The answers are simple, but unlikely to be implemented. First, we must mandate that all important systems are designed from the outset to be resistant to attacks. And, second, we must take account of human error and built appropriate compensating controls into systems. 

The safety field discovered these truths many decades ago, and acted on then. Unfortunately, the security community prefers to keep its head in the sand. 

Waking up to the emerging cyber security threat landscape

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My blog has been very quiet lately as I've been on vacation. I seem to have come back to a changed world, one which has woken up to the reality that industrial process supervisory systems are actually vulnerable to attack by sophisticated malware, such as the Stuxnet worm. It's a new scare to the average citizen, but one that should come as no surprise to any security professional.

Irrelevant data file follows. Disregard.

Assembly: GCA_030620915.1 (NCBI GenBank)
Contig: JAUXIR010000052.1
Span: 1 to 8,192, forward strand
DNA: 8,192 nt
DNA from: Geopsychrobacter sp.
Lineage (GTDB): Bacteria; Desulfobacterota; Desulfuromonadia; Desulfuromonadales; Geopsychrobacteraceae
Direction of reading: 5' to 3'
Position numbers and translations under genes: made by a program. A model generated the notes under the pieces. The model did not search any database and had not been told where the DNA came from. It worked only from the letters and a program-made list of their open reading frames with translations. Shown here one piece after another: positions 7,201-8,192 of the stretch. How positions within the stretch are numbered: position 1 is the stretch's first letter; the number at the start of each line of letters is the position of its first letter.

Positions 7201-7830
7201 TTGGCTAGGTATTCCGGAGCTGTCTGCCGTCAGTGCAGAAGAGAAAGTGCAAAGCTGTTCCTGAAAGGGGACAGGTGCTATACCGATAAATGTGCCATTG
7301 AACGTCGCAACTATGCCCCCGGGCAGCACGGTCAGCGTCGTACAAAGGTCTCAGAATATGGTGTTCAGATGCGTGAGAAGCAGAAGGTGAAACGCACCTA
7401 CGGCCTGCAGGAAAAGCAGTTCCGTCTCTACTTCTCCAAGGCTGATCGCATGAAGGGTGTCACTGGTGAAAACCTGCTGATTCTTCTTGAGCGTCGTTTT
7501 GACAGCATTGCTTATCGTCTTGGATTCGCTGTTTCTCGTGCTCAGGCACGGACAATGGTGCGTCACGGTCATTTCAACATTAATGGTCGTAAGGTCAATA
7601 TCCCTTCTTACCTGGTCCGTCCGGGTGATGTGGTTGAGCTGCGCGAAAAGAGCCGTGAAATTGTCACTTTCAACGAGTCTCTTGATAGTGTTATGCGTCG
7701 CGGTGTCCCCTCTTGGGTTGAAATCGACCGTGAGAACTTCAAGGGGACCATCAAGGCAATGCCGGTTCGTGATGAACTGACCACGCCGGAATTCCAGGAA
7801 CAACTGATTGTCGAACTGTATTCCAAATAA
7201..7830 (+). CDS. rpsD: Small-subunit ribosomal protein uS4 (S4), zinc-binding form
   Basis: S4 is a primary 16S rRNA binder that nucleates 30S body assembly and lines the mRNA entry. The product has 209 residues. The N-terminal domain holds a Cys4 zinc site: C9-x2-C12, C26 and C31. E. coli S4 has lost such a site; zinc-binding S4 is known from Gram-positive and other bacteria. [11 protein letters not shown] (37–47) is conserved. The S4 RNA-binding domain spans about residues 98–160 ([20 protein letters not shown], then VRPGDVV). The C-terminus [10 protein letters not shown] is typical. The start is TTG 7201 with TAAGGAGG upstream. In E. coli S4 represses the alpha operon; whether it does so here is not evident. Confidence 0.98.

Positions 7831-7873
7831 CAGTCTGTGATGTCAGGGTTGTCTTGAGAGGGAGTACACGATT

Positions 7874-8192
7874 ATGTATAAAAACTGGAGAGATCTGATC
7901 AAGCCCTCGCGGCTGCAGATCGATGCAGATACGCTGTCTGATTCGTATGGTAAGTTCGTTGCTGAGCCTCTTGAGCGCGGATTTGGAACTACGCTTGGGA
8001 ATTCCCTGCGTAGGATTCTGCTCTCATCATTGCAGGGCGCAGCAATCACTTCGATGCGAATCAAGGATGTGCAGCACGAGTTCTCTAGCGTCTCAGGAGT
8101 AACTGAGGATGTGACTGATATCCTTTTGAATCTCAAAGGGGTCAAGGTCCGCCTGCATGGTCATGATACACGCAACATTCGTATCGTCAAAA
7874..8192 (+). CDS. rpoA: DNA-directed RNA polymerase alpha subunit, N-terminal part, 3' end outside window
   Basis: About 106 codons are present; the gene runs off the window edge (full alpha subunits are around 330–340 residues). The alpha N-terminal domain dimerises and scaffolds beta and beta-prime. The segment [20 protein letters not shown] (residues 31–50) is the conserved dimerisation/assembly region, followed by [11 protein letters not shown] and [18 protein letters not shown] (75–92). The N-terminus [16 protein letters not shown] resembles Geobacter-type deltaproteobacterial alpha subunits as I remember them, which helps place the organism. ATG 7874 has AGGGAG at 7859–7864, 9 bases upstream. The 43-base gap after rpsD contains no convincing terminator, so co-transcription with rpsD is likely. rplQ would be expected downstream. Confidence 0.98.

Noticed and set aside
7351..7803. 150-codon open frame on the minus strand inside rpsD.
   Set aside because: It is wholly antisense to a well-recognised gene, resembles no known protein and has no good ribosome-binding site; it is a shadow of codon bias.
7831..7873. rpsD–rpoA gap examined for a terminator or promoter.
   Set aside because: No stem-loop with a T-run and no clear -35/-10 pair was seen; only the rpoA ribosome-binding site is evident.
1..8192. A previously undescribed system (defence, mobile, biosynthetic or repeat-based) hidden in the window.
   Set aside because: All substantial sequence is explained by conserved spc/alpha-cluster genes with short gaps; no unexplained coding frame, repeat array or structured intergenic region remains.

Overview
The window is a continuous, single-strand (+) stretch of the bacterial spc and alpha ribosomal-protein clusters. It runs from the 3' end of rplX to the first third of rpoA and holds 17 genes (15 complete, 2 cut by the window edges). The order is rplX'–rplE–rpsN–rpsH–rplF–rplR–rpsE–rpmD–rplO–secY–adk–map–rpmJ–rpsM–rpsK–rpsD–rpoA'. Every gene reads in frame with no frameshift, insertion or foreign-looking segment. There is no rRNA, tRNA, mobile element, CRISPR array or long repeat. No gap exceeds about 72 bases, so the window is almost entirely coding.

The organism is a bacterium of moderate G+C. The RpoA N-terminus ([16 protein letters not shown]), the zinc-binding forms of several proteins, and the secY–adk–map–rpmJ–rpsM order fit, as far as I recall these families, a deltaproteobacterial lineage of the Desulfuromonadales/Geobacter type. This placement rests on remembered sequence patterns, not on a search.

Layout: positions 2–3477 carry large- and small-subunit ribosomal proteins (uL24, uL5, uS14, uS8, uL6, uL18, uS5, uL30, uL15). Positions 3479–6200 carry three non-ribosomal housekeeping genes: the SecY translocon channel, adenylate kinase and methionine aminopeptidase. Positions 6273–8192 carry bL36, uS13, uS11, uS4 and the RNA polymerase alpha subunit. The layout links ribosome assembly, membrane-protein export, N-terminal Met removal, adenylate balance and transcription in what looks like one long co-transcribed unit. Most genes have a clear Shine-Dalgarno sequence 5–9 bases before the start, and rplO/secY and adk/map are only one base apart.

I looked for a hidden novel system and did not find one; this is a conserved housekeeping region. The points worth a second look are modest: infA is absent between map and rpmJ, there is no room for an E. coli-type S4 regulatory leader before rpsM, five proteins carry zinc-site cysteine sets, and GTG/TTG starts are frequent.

I've been concerned about this issue for twenty years, having worked in the oil and gas industry and seen, at first hand, the way that SCADA systems are designed and operated. In the early days, the biggest problem was that the engineers who built them had absolutely no security experience and liked to dial in over unauthenticated links to maintain them.